Harrogate’s £8 million art collection ‘hidden from public view’

100414 Gallery Volunteer Simon Sellars putting the finishing touches to  a new exhibition 'Art and Yorkshire from Turner to Hockney ' at the Mercer Art Gallery in Harrogate which starts on Saturday. (GL100281e).
100414 Gallery Volunteer Simon Sellars putting the finishing touches to a new exhibition 'Art and Yorkshire from Turner to Hockney ' at the Mercer Art Gallery in Harrogate which starts on Saturday. (GL100281e).
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Just one per cent of Harrogate’s £8million art collection is on display to the public, new research has revealed.

Harrogate Borough Council has 2,500 works of art worth £8million but just 26 items from the collection are currently on display.

The authority has the lowest proportion of its collection on display of all councils in Yorkshire, with just one per cent of its collection on display.

Henry Pankhurst from Harrogate’s Civic Society said that Harrogate was lucky to have such a vast collection of art.

He said: “It is great that Harrogate is lucky enough to have such a large collection of art but it is a real shame that more of it isn’t out on display.

“More effort could have been made by the council to display art work in Crescent Gardens, or even the HIC could be used to display artworks, but obviously security is a big issue with art work as valuable as this.”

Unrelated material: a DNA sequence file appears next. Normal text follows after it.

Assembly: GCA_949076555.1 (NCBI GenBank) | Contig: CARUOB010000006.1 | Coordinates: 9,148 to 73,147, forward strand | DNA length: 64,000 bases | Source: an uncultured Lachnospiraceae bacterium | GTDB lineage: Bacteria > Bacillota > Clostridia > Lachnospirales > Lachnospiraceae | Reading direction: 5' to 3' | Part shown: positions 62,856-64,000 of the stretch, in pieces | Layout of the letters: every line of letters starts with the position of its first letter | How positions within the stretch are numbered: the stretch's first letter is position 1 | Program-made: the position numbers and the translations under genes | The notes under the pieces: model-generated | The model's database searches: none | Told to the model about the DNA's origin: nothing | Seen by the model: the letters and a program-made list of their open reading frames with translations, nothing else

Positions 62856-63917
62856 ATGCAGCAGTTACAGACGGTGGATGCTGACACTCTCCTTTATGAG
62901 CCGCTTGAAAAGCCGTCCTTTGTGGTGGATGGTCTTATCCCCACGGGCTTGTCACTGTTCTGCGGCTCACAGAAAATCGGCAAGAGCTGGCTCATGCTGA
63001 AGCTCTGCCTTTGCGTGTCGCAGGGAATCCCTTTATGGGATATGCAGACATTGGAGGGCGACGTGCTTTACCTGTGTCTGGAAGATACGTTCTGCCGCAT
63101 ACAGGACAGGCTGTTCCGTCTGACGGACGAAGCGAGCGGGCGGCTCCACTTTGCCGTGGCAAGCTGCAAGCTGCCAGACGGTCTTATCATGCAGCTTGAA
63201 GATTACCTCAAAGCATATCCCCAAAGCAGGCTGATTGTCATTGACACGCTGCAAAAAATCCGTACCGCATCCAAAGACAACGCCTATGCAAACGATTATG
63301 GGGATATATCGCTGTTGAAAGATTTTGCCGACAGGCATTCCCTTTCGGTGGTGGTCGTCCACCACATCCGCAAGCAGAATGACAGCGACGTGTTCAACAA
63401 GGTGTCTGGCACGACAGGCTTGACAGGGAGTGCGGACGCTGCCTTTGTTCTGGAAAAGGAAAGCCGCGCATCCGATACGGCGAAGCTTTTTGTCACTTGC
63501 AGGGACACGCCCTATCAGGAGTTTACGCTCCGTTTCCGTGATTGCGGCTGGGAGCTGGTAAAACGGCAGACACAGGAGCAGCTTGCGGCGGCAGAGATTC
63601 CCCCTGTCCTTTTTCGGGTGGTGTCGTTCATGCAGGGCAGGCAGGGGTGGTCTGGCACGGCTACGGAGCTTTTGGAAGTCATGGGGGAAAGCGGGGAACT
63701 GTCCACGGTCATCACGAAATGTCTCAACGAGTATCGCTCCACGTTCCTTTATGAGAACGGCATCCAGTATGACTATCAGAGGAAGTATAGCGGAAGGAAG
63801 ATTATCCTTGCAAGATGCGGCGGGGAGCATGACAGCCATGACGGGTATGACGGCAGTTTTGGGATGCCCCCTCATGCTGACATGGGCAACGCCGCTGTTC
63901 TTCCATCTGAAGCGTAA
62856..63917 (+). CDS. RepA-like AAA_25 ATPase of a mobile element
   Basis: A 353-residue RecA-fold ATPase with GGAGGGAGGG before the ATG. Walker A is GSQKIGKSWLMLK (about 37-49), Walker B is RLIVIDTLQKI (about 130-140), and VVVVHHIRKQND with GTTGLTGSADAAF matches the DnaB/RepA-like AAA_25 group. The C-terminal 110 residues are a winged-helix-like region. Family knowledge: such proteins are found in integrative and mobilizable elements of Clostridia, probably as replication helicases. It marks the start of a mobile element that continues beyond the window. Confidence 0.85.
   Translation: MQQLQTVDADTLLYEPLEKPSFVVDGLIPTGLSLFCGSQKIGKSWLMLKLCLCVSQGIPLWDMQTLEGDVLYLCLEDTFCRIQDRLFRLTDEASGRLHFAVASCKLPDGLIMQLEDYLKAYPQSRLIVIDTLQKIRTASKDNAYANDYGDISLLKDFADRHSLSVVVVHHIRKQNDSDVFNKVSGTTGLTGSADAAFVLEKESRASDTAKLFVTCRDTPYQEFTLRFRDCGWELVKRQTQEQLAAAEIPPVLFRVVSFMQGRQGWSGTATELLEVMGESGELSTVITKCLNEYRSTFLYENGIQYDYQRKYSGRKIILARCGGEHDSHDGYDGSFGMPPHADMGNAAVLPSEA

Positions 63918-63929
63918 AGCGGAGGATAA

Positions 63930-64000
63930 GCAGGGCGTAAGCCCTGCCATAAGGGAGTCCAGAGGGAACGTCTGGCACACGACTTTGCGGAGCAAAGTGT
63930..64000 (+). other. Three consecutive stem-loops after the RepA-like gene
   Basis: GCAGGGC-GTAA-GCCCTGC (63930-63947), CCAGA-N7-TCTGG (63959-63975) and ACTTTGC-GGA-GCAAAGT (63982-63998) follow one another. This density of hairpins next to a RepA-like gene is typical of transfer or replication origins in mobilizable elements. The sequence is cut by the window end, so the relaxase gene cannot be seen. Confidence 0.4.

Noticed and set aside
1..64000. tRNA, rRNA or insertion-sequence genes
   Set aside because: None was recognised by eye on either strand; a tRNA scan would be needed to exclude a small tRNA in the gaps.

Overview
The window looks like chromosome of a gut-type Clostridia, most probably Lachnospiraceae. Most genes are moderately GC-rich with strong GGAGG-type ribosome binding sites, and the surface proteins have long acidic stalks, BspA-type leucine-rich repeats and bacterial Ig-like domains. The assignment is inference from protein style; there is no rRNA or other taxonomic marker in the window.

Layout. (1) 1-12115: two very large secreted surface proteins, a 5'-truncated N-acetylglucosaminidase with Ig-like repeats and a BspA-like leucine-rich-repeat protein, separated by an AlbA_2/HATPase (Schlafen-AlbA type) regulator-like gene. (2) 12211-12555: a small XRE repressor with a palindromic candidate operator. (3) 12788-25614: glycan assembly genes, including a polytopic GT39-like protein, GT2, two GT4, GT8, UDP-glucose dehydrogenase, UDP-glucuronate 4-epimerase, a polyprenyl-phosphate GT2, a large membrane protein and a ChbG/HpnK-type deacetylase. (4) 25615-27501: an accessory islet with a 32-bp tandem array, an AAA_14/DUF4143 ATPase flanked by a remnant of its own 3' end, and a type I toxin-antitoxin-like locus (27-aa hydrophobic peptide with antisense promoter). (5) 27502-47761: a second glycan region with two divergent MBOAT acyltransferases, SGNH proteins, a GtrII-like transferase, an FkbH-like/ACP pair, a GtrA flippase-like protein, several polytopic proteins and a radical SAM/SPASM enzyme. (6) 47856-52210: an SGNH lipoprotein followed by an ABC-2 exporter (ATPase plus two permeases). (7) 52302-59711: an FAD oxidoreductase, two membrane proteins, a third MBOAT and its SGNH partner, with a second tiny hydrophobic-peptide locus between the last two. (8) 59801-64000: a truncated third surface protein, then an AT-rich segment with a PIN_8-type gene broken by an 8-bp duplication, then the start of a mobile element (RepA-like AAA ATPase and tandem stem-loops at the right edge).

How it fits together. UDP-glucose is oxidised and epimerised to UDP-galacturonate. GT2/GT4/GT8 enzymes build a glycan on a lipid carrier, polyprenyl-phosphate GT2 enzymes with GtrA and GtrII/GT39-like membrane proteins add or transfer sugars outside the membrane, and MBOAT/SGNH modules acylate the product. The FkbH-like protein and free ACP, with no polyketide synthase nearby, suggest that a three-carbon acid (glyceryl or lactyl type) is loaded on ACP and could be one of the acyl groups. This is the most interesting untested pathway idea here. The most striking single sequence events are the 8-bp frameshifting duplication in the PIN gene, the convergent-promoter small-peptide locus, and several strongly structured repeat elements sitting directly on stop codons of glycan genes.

Harrogate Borough Council’s Mercer Art Gallery has two gallery spaces and changes exhibitions every three to four months on average.

Harrogate Borough Council’s Cabinet Member for Culture and Sport, Coun Stan Lumley said: “I think we should get as much out as possible but we have a responsible to look after what we have, art needs a controlled environment and our gallery space is limited.

“ We do our best and regularly change the exhibitions.”

Harrogate’s art collection mainly dates back to the 19th and 20th centuries and includes works by William Powell Frith, Atkinson Grimshaw, Sir Edward Burne-Jones, Dame Laura Knight and Alan Davie among many others.

Jonathan Isaby, Chief Executive of the TaxPayers’ Alliance which carried out the research said: “No-one is proposing a wholesale sell-off of art owned by government authorities, but nonetheless the scale of the collection is staggering.

“Local authorities should make an effort to display more of their art for people to enjoy, and they also need to take a good hard look at their art portfolio and think about what does and does not need to be retained.”

The highest value art collection in Yorkshire was held by Leeds City Council whose collection is valued at £150million

Local authorities in the United Kingdom owned at least 5.5 million works of art with an estimated value of £2.3 billion.